About six years ago a friend and I hired a licensed battlefield guide to take us around Gettysburg. Even then I knew the outline of the battle pretty well, and had walked the terrain many times, but we wanted someone to do a deep dive specifically on Day 2. This of course means a strong emphasis on Winfield Scott Hancock. When the tour was over my friend and I had a discussion with our guide about various generals from the war. I mentioned that I volunteer at Governors Island and that Hancock commanded there after the war, and indeed died on the island in February 1886. I noted that it was from Governors Island that Hancock organized Ulysses S. Grant’s funeral in August 1885. The guide asked me about the relationship between Grant and Hancock. I explained that the two were deeply ambivalent to one another but that when Grant died Hancock said and did all the right things.
I say all this because today marks the anniversary of one of the most romanticized moments of the Civil War. It was on June 15, 1861 that Hancock and wife Almira hosted Lewis A. Armistead and others who were leaving immediately afterward for San Diego and then the long journey across the country to join the Confederate Army. Interestingly Almira Hancock later remembered George Pickett as having been there that evening, though he was not. Pickett was out west, in the Washington Territory, and eventually too made his way back East. He was not however at the party, as Almira recounted it in the reminiscences of her late husband that she edited and published in 1887. Some historians speculate that Mrs. Hancock remembered Pickett being there because he passed through Los Angeles shortly thereafter, just ahead of the military authorities seeking his arrest, and that the Hancocks may have secretly and illegally offered George Pickett refuge for a day to two before he went on his way. Looking back on it more than twenty years later, the argument goes, she conflated Pickett’s clandestine stay with the party that had taken place a few weeks previously. It seems plausible.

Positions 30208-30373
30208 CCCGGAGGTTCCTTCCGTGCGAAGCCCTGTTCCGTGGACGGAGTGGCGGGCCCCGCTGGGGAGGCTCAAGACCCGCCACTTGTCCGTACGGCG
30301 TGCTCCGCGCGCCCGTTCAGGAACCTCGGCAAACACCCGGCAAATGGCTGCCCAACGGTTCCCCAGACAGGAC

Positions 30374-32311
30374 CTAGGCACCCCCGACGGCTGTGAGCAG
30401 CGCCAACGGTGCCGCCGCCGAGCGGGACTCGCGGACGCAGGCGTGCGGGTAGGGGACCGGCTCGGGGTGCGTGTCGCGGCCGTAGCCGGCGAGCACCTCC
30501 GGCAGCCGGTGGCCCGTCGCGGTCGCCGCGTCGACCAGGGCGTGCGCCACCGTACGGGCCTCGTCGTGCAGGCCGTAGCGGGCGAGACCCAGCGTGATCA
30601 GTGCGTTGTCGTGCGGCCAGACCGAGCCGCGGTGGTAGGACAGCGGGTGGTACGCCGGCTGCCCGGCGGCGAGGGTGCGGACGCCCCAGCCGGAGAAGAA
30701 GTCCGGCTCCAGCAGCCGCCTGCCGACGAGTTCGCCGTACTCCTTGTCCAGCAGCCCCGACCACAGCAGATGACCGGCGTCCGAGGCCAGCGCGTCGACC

I am not much for romanticism when it comes to the American Civil War, and I am not succumbing to it here. The scene with Armistead, Hancock and the others has been sentimentalized in books, paintings, and treacly movie scenes countless times over the years. Nonetheless the emotions experienced that day were genuine. It is a very human moment.
(image/Ron Cogswell via Wikimedia Commons)